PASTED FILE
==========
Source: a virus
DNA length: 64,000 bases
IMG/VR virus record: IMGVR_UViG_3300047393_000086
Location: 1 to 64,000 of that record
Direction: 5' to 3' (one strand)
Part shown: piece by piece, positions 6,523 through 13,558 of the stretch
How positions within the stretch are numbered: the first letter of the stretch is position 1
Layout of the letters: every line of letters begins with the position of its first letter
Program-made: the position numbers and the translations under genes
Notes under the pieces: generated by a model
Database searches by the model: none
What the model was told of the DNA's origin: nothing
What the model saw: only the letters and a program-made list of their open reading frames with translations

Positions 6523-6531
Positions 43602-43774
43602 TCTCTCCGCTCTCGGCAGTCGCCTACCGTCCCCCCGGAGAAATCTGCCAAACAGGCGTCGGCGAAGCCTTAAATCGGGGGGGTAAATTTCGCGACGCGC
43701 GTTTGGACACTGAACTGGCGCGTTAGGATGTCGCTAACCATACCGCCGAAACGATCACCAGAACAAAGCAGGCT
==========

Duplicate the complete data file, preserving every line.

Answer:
Source: a virus
DNA length: 64,000 bases
IMG/VR virus record: IMGVR_UViG_3300047393_000086
Location: 1 to 64,000 of that record
Direction: 5' to 3' (one strand)
Part shown: piece by piece, positions 6,523 through 13,558 of the stretch
How positions within the stretch are numbered: the first letter of the stretch is position 1
Layout of the letters: every line of letters begins with the position of its first letter
Program-made: the position numbers and the translations under genes
Notes under the pieces: generated by a model
Database searches by the model: none
What the model was told of the DNA's origin: nothing
What the model saw: only the letters and a program-made list of their open reading frames with translations

Positions 6523-6531
Positions 43602-43774
43602 TCTCTCCGCTCTCGGCAGTCGCCTACCGTCCCCCCGGAGAAATCTGCCAAACAGGCGTCGGCGAAGCCTTAAATCGGGGGGGTAAATTTCGCGACGCGC
43701 GTTTGGACACTGAACTGGCGCGTTAGGATGTCGCTAACCATACCGCCGAAACGATCACCAGAACAAAGCAGGCT